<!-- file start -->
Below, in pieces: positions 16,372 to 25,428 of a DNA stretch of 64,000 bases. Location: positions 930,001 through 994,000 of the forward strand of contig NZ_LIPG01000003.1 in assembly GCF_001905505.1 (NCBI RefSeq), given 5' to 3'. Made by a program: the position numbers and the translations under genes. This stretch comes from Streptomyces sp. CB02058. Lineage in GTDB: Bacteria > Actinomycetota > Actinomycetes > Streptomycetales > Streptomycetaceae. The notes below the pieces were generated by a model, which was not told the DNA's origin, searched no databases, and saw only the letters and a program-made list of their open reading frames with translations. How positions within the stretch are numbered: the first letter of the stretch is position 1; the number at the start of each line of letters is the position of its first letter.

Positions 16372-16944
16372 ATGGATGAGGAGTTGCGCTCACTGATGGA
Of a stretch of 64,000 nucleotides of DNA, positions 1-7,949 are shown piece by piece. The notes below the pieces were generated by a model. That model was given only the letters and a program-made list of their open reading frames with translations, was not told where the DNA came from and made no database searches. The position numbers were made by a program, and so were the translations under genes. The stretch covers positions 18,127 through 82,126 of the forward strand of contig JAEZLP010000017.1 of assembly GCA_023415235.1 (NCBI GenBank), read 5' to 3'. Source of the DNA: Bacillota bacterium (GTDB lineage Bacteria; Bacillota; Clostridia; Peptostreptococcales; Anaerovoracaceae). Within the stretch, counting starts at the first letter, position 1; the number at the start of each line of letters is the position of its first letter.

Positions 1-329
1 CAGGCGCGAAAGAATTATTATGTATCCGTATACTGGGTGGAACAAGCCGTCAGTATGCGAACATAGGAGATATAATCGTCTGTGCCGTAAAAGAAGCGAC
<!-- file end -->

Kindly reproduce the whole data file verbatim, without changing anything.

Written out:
Below, in pieces: positions 16,372 to 25,428 of a DNA stretch of 64,000 bases. Location: positions 930,001 through 994,000 of the forward strand of contig NZ_LIPG01000003.1 in assembly GCF_001905505.1 (NCBI RefSeq), given 5' to 3'. Made by a program: the position numbers and the translations under genes. This stretch comes from Streptomyces sp. CB02058. Lineage in GTDB: Bacteria > Actinomycetota > Actinomycetes > Streptomycetales > Streptomycetaceae. The notes below the pieces were generated by a model, which was not told the DNA's origin, searched no databases, and saw only the letters and a program-made list of their open reading frames with translations. How positions within the stretch are numbered: the first letter of the stretch is position 1; the number at the start of each line of letters is the position of its first letter.

Positions 16372-16944
16372 ATGGATGAGGAGTTGCGCTCACTGATGGA
Of a stretch of 64,000 nucleotides of DNA, positions 1-7,949 are shown piece by piece. The notes below the pieces were generated by a model. That model was given only the letters and a program-made list of their open reading frames with translations, was not told where the DNA came from and made no database searches. The position numbers were made by a program, and so were the translations under genes. The stretch covers positions 18,127 through 82,126 of the forward strand of contig JAEZLP010000017.1 of assembly GCA_023415235.1 (NCBI GenBank), read 5' to 3'. Source of the DNA: Bacillota bacterium (GTDB lineage Bacteria; Bacillota; Clostridia; Peptostreptococcales; Anaerovoracaceae). Within the stretch, counting starts at the first letter, position 1; the number at the start of each line of letters is the position of its first letter.

Positions 1-329
1 CAGGCGCGAAAGAATTATTATGTATCCGTATACTGGGTGGAACAAGCCGTCAGTATGCGAACATAGGAGATATAATCGTCTGTGCCGTAAAAGAAGCGAC